Dear Heloise: An overlooked tool to use in winter snow removal is the garden rake. A few passes will fluff up packed snow, making it easier and safer to shovel. Love your column.
Tom W., Fort Wayne, Ind.
Tom W.: Yes, northern Indiana can get heavy, wet snow! Read on for more classic snow-removal hints:
“I use a child’s shovel for clearing snow from decks and small areas. ”
Alice in Connecticut
“I shovel snow to make extra money. I spray the shovel with nonstick vegetable spray; no more pounding the shovel on the walk to get the snow off. ”
Brandon in New York
“I wear kitchen mittens while shoveling snow, and my hands stay warm as toast. ”
Mrs. J. B.
Here’s my hint: Shoveling heavy snow expends a lot of energy. Pace yourself, and don’t overdo it.
P. S. Slush and yucky black snow buildup in the garage? Scoop a couple shovelfuls of clean snow on top of the slush, let it sit for a minute and push it all out the door with a push broom. Clean garage!
Dear Heloise: What’s the difference between sea salt and table salt?
Helen T., The Villages, Fla.
Helen T.: Sea salt (surprise! ) comes from evaporated seawater (ocean water), and it’s left in its natural, coarse shape and color, which can be white, pink, gray, green or even black. Trace amounts of other minerals can be in sea salt.
Table salt comes from underground mines, and it is processed to remove minerals. Iodine may be added to table salt, which aids in thyroid health.
Sea salt and table salt are basically the same nutritionally, though sea salt is sometimes advertised as a healthier alternative.
Regardless of the type of salt you choose, less is more. The Food and Drug Administration (fda. gov) says to limit your salt intake to fewer than 2, 300 milligrams per day, and for some people, even less. Check with your doctor. A Heloise hug to all my friends in The Villages!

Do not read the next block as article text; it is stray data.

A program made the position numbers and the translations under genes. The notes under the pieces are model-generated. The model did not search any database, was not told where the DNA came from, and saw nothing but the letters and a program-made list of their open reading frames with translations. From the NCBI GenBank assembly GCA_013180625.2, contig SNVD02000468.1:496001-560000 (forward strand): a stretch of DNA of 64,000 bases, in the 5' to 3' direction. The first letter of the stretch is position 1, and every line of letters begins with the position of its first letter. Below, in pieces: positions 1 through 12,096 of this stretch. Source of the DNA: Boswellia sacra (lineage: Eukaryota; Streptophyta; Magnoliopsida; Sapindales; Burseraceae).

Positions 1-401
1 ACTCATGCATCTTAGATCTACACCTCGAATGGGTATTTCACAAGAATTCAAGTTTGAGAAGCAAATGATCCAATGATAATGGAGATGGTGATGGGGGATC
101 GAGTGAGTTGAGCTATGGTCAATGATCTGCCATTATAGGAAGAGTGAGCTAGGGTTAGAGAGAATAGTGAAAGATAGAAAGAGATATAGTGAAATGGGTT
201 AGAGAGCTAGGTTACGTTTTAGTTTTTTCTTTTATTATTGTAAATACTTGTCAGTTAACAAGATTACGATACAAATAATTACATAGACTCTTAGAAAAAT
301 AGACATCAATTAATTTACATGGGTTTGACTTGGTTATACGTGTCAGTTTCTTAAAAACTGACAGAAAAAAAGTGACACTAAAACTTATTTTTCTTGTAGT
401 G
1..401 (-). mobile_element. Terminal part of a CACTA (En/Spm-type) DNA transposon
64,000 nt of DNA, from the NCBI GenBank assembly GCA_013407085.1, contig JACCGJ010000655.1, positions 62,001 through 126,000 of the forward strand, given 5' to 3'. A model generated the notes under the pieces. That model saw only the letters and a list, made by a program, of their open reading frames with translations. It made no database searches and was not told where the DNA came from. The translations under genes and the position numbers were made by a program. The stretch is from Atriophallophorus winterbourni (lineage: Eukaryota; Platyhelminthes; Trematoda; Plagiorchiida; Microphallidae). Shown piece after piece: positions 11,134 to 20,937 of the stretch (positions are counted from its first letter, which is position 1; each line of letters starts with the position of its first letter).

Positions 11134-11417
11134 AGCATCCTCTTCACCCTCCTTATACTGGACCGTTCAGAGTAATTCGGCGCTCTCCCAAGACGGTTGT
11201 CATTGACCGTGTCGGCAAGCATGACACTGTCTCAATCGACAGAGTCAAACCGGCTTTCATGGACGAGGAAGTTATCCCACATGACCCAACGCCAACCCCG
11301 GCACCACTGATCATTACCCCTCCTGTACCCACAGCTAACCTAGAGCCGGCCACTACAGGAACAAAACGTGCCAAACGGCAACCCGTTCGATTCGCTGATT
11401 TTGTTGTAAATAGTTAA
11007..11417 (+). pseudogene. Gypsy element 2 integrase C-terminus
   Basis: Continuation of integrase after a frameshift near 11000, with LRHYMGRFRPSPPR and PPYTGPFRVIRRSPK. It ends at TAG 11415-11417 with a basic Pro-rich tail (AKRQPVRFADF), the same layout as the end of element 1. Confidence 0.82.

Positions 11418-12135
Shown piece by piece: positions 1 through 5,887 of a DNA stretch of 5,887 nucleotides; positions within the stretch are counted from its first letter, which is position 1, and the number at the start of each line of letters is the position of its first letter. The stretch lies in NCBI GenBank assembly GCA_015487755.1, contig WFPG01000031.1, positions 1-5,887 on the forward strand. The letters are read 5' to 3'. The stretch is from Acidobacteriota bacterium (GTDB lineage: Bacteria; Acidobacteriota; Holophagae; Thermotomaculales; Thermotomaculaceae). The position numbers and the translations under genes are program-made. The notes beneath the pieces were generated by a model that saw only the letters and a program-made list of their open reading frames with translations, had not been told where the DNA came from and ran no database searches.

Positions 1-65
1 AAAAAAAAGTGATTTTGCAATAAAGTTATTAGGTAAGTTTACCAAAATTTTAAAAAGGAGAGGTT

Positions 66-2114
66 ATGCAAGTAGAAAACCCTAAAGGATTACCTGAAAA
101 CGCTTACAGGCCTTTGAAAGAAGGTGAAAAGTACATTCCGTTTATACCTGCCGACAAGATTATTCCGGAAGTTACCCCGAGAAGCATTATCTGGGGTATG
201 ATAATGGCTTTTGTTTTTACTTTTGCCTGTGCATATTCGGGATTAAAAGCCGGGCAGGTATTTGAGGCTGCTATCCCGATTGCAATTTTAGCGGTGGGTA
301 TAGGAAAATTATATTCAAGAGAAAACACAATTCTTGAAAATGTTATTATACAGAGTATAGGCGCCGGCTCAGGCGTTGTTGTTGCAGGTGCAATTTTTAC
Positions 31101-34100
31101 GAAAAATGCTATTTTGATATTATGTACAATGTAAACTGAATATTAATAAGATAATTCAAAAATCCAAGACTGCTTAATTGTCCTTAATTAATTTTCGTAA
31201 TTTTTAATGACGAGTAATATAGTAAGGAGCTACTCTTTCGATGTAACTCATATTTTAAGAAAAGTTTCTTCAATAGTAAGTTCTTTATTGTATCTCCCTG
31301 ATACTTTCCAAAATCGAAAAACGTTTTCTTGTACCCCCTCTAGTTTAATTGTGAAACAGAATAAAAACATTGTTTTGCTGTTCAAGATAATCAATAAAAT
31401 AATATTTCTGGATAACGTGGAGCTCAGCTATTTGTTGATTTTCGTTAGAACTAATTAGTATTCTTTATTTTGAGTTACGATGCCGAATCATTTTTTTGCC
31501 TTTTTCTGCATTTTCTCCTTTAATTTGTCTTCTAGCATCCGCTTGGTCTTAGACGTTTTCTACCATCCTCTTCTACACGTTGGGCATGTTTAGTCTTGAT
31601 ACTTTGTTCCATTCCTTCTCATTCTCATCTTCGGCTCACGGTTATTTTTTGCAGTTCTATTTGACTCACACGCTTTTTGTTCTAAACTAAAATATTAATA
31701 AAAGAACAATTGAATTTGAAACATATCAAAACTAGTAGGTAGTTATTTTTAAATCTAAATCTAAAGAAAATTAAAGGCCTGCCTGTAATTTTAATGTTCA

Dear Heloise: With a fuzzy and sticky iron sole plate after a too-high temperature mistake, something had to be done. I was inspired to try a melamine foam cleaning sponge.
With only a few minutes of scrubbing, I was thrilled with the results. Even months-old junk came off. One caution: Make sure the iron is cool first!
Rojeana E., Denver, Pa.
Dear Heloise: My wife and I appreciate it when people leave a cart by the handicapped parking spots, especially when the cart returns are not close. We use the cart as a support on the way into the store.
F. Gary H., Gardiner, Maine
F. Gary H.: Pretty handy, Gary! By the way, did you know that the term “handicapped” is falling out of favor? The new terminology is “someone with a disability, ” and the parking spaces are simply called “accessible. ” Thanks for your letter.
Dear Heloise: I read you daily and thought I’d write in. Cats will often hide when they are not feeling well.
John L., San Dimas, Calif.
Heloise’s column appears six days a week at washingtonpost. com/advice. Send a hint to Heloise, P. O. Box 795001, San Antonio, TX 78279-5000, or email it to [email protected] com.
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